by Martyn Mckinney
Although the ubiquitous LM386 IC was designed to be used as an audio amplifier, it has a number of undocumented characteristics that can be exploited to create simple radio receiver circuits that deliver surprisingly high performance. These circuits can be used for receiving AM, CW, and SSB RF transmissions in the medium and shortwave bands without the need for an external antenna.
|Figure 1.||This LM386 schematic is taken from a Texas Instruments datasheet.|
A close look at the LM386’s internal schematic shown in Figure 1 reveals that its voltage gain is determined by the ratio of its internal feedback resistors and the value of an optional (external) bypass resistor. If no bypass resistor is added, the device’s single input voltage gain is equal to
When used in differential mode (input to pins 2 and 3) its gain would be twice this value.
When a 10 μF capacitor is placed across pins 1-8, it bypasses the 1350 Ohm feedback resistor, causing the single input gain to change to 15,000/150=100. Moving the bypass capacitor between pin 1 and ground effectively bypasses the negative feedback resistors that determine the AC audio entirely. This results in an extremely high undetermined audio gain of 15,000/?, but it may be defined by adding a small resistor in series with the 10 μF bypass capacitor. A resistor with a value of 10 Ohms would give a gain of 15,000/10=1,500. In this configuration, the maximum voltage gain that may be achieved is in excess of 70 dB.
The LM386’s potential as a radio receiver was discovered a number of years ago while investigating anomalous behavior in a receiver that used one of these devices. During the troubleshooting, it became apparent that the LM386 was acting as a high gain RF envelope detector, which could be used as an AM receiver by simply connecting a tuned circuit to its input. It turned out that it was possible to create a simple tuned radio frequency (TRF) receiver by implementing the two features of the LM386 mentioned earlier and using a tuned standard MW ferrite rod inductor on the input. While not extremely sensitive, it is capable of receiving a few local stations without an external antenna when used in an urban environment. The circuit for this receiver is shown in Figure 2.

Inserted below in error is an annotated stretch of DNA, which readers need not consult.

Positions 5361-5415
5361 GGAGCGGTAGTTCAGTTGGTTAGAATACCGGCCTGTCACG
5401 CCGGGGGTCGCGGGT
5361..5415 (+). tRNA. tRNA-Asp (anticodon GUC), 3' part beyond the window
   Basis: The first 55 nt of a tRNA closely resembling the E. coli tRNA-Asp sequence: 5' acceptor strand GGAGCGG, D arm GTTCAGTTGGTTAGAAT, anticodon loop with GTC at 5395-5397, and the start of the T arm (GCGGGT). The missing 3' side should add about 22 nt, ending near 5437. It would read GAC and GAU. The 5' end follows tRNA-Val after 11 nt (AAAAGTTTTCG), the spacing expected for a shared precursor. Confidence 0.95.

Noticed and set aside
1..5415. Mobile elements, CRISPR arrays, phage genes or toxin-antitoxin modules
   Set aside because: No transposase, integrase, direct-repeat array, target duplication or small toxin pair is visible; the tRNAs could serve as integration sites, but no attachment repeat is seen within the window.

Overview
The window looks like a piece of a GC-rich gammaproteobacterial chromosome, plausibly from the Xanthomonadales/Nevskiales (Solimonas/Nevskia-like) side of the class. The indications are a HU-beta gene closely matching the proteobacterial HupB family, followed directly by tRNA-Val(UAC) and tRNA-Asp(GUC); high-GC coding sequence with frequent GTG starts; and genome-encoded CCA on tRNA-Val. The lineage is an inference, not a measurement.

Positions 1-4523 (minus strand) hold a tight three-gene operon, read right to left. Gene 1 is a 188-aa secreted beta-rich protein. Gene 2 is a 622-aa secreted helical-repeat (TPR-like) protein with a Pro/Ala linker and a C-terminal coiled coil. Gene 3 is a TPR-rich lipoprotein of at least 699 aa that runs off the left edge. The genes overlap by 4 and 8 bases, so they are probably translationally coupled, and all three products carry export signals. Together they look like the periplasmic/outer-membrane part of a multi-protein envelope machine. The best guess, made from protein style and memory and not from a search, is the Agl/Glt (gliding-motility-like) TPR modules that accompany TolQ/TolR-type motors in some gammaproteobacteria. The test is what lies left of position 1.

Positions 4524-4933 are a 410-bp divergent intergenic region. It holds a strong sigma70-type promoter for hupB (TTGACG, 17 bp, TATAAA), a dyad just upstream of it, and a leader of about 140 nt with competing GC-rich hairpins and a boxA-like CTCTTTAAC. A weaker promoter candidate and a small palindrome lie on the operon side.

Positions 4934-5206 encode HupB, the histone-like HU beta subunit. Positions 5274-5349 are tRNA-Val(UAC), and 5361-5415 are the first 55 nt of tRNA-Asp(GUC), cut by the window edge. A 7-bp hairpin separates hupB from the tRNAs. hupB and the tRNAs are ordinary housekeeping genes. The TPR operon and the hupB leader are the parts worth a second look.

|Figure 2.||The LM386 can be used as a tuned radio frequency receiver.|
The datasheets for the LM386 indicate that its gain is greater than unity (10 dB) at frequencies exceeding 1 MHz (Figure 3). For this reason the LM386 is able to oscillate in the medium wave AM band (540 to 1600 kHz), making it possible to use it as a medium wave AM regenerative receiver. This significantly improves the sensitivity and selectivity of the TRF version. The result is shown in Figure 4.
|Figure 3.||This voltage vs frequency graph is taken from a Texas
If the regeneration control is removed, the circuit becomes a Colpitts oscillator. The two required Colpitts feedback capacitors across the tank are the intrinsic input capacitance on pin 3 of the LM386 in series with the 220 pF capacitor to ground from pin 1. The audio gain is maximized by placing a choke in series with a 10 μF capacitor to ground. It may have a value from 1 to 10 mH. Higher value chokes will have some internal resistance, which will slightly reduce maximum audio gain. If using a smaller value choke and the audio gain is excessive, a small value resistor (10 to 100 Ohms) may be placed in series with the choke. The choke combined in series with the 10 μF capacitor bypass the internal feedback resistors that determine the amplifier’s gain for audio frequencies, but present a high impedance to RF frequencies so that the circuit might be used as a Colpitts RF oscillator. To control the gain so that the oscillator regeneration may be varied to enable its use as a regenerative receiver, a 10K variable resistor varies the voltage on pin 7, which decreases the current drawn by the oscillating transistor on non-inverting pin 3, which, in turn, reduces the oscillator gain.
|Figure 4.||This schematic shows how to use the LM386 as a medium
wave regenerative receiver.
A shortwave version of a receiver based on an LM386 is shown in Figure 5. Using a 3-inch ferrite rod with a high L/C ratio, the circuit is capable of operating at frequencies exceeding 8 MHz when using a 9 V supply. A tank circuit, consisting of 20 turns on a 3-inch ferrite rod and a 100 pF variable capacitor results in a tuning range from approximately 3.5 to 6.5 MHz. The upper tuning range may be increased by using a larger value variable capacitor and removing a few turns from the inductor. When constructed with a LM386 manufactured by either National Semi or Samsung, this configuration can receive both the 80 meter and 40 meter amateur bands up to 8 MHz.